There was far too strong a stench, however, that no matter how bereft of logic or untainted by realism the arguments against airstrikes were, their propounders were simply averse to the sound of a Tornado’s engine and unacquainted with the occasional necessity of death. For while borne of noble motives, the pleas for a political solution to ISIS’s continued expansion fell so remarkably foul of the naked reality of their ideology. While members opposed to the Commons motion so carefully stressed their repugnance of ISIS’s operations and the need to effect an end to that group’s terror, the correct apprehension of ISIS’s nature gradually evaporated as those 223 members trudged into the opposition lobby. Assuming their sincerity, these MPs presumably thought that the habitual stoning of gays, total rejection of the independence and value of women and the torture and mass murder of thousands, were all matters that the jihadists could be persuaded to discontinue after a good long chat around a table in Switzerland. Would the same have been said about the Hutus? Or Milosevic? The famously skilled Foreign Office negotiators would indeed earn their keep if Mohammed’s men could be induced to behave more like the Beaconsfield Women’s Institute. All the fanatical proclamations of the restoration of a Caliphate and the subjugation of all those who disagreed, seem simply to have been construed by opponents of the intervention as temporary preferences, or contorted expressions of underlying socio-economic grievances. These sentiments were rarely articulated, but the disjuncture in logic between a recognition of ISIS’s barbarity and a vote against airstrikes seems otherwise inexplicable.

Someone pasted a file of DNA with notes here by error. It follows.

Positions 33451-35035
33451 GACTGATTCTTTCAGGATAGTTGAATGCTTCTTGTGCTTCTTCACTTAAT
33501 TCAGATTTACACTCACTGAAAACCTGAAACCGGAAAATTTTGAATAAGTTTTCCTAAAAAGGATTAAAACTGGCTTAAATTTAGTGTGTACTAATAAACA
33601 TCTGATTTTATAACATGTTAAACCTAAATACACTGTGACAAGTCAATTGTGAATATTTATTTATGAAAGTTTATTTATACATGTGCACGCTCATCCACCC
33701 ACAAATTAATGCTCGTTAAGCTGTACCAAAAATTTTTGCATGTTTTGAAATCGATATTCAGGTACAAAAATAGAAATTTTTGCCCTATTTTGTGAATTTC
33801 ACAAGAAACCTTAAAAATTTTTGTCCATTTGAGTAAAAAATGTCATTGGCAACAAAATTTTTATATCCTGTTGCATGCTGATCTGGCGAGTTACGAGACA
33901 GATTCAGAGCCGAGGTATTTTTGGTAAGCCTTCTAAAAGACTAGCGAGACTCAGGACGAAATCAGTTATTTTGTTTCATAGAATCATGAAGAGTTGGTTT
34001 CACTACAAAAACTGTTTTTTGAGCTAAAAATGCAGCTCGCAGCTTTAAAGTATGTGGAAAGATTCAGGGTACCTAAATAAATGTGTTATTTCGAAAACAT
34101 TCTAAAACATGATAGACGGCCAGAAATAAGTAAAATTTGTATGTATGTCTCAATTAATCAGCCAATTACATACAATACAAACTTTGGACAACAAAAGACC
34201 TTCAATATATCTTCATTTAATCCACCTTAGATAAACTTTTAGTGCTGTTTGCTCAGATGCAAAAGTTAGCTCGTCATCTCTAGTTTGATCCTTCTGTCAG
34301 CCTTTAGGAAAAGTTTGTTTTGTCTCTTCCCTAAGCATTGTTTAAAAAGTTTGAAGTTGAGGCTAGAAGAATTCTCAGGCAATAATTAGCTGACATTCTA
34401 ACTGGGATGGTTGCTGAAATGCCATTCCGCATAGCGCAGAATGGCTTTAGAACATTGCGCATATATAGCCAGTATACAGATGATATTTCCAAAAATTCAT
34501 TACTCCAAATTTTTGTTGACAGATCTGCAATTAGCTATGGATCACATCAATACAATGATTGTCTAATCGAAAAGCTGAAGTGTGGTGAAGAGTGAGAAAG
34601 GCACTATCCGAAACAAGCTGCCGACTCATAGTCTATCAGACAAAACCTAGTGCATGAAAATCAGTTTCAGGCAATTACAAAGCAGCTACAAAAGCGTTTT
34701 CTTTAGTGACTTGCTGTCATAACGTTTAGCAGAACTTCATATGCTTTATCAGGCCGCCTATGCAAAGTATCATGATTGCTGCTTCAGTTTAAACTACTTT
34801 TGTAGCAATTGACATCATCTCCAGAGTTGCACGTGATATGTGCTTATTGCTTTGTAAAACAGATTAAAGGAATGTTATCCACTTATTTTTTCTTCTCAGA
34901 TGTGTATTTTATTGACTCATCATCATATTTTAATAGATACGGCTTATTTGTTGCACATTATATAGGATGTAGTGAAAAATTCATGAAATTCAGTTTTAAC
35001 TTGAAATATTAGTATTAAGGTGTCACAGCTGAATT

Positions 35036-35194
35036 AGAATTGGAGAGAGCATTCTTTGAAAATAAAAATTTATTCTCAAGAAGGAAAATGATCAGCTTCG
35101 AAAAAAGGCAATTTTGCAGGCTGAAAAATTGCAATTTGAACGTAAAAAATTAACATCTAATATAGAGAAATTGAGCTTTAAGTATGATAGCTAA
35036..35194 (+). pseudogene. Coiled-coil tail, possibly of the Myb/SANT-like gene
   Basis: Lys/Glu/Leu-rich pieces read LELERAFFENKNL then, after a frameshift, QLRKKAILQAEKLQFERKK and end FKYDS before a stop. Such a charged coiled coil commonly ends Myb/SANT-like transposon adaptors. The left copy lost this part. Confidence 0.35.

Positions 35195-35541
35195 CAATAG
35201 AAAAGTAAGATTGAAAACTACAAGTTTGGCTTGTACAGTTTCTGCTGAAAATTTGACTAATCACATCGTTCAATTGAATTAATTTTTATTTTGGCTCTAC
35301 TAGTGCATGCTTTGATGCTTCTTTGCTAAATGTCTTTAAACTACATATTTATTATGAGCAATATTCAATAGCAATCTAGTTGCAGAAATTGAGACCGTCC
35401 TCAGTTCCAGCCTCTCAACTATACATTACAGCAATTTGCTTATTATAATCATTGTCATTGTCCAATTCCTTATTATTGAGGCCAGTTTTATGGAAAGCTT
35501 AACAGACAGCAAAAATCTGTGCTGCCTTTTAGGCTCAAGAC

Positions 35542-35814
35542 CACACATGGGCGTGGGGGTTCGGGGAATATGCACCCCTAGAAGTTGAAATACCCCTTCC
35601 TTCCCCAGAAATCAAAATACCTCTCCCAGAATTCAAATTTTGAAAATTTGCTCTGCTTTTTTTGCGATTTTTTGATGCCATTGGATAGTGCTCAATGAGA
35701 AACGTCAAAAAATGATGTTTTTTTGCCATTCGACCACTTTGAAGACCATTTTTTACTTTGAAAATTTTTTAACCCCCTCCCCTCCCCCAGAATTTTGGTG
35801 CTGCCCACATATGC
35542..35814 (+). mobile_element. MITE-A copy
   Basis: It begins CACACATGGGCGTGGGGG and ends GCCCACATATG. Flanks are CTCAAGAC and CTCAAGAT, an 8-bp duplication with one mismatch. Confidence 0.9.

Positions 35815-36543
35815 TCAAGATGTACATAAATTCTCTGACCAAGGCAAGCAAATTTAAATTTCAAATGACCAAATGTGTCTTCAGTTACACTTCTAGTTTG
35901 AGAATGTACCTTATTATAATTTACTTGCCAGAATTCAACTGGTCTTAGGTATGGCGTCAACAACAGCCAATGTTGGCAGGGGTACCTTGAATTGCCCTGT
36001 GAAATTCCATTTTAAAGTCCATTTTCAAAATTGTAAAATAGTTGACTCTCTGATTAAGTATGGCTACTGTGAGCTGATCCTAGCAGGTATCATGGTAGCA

That ISIS is capable of changing from wolf to Bambi seems, therefore, to be the great unarticulated premise of the isolationists; the self-dubbed ‘humanitarians’. It is the third concocted confusion of the current debate. While this is not the place to launch any sustained campaign against pacifism, appeasement or isolationism, I hope to have made their continued influence clear. Since so much of the reported opposition to the current Operation Shader issues from Mr Corbyn and his comrades at ‘Stop the War’, I end with a passing shot. When Michael Foot- regarded by some as St John the Baptist to the Messiah, Mr Corbyn- was asked what he would have done had Halifax surrendered to Hitler, he gave the following reply. “I would”, he said, “have killed him”. Blessed with far more realism that he is credited for, Mr Foot understood the harsh realities of politics. We must allow Death to pay a speedy visit to some. Mr Corbyn, and many, many others must take note, lest they are to become the Guilty Men of our age.